NINA: Right, so you have a vision for your workday, which ends up working out.
GEORGE: Yeah, I also think because I’m in LA I have a pretty broad range of clients, but when I travel it’s a little more specific. I think a lot of that has to do with what they see on Instagram. Some things photograph better than others, so you end up getting a lot of people who want what they see in your photos and what you put out there.
NINA: Right, I know what you mean. I’m middle eastern, and I know you travel a lot to the middle east. How do you tell all those women they can’t be blonde? I feel like they all want to be blonde and have black hair. I don’t know how you do it.
GEORGE: The thing is, I think that’s why they love me so much, because I don’t necessarily take them blone. I’ll lighten the hair and won’t make it brassy or leave them red. I think when you approach a brunette that wants to go lighter, it’s not the same approach that you would take with a blonde. If you highlight them everywhere and smudge them, it’s going to be bad. But if you keep their base within two shades of their natural and you put a few really bold strong blonde pieces in there, they get the effect of being a blonde, without having to bleach their whole head.
NINA: Will you be doing a class in LA eventually? I don’t know if you have already, but that would be amazing!
GEORGE: Yeah, I have!
NINA: Oh you have? Will you do it again?
GEROGE: Yeah, I have one coming up in San Diego at the end of July.
NINA: Oh perfect. To wrap it up with you, do you have any secrets to success? What would you tell someone like me who is so inspired by you?
GEORGE: I think if you’re just starting out, I always tell people to invest in education and apprentice someone really good. That’s what is going to set you up for your career. If they’re not successful, you’re not going to be successful. If you apprentice someone really great, you’re going to be really great. Really study them. Watch what they do, do hair at night, and do hair on your days off, because if you aren’t doing hair, you aren’t going to be good at hair. Secondly, use social media! They are such easy tools now and have completely changed our industry. Before, if you wanted to be a famous hairstylist, you had to do celebrities. Now you don’t. You just have to do good work and photograph it.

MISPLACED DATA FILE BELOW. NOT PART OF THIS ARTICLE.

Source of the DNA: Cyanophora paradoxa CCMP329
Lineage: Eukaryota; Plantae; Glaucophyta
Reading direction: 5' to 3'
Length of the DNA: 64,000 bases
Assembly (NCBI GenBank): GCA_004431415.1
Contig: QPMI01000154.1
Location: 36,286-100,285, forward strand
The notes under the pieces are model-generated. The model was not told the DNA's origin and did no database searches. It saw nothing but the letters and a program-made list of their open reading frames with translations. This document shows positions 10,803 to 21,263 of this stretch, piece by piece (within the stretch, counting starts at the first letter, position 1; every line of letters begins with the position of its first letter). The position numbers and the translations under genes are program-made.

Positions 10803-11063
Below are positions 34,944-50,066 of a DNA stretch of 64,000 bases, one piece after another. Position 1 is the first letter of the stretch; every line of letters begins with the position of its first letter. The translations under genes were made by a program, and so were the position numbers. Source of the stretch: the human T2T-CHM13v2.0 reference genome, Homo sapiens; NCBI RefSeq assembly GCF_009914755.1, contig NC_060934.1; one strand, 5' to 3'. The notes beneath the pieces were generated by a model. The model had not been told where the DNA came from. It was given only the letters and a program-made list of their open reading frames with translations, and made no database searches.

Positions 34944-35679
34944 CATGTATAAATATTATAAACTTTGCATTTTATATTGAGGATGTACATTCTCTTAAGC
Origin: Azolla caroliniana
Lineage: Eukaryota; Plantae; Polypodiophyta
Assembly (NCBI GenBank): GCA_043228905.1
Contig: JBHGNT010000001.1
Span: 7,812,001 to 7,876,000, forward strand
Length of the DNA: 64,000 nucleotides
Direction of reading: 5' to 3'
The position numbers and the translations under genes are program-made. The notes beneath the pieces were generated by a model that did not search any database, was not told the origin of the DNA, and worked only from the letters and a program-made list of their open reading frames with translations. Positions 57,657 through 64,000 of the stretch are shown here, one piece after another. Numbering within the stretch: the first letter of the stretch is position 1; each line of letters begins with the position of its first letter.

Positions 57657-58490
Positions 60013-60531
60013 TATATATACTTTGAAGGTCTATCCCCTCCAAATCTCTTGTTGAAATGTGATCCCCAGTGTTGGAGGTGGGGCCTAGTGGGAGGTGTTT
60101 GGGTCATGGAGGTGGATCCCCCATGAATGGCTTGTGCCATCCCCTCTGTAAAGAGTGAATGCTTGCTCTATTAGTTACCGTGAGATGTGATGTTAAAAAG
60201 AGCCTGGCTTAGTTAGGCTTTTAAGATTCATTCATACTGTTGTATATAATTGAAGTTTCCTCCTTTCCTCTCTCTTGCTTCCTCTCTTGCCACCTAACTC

Most importantly, you need to have a signature look. You need to be known for something. If you think of every famous hairstylist- like Sally [Hershberger] has her shag, Chris McMillan has ‘the Rachel,’ everybody has a stamp that they perfect and it becomes really effortless. I hear about other colorists that spend like 8+ hours creating these looks, and I’m like “who the hell spends 8 hours on a look?! I book my clients every 30 minutes, and by the time they’re in and out, it’s only been an hour and a half. If I had 8 hours and I wanted to create a masterpiece and spend all day, then sure, but you have to do something that works for the client and also works for the stylist.
NINA: So find your niche.
GEORGE: Yeah, exactly. If you love blonde hair, make that your thing. If you’re into red hair, perfect it. Perfect whatever you do. That’s the most important thing- try to find your identity.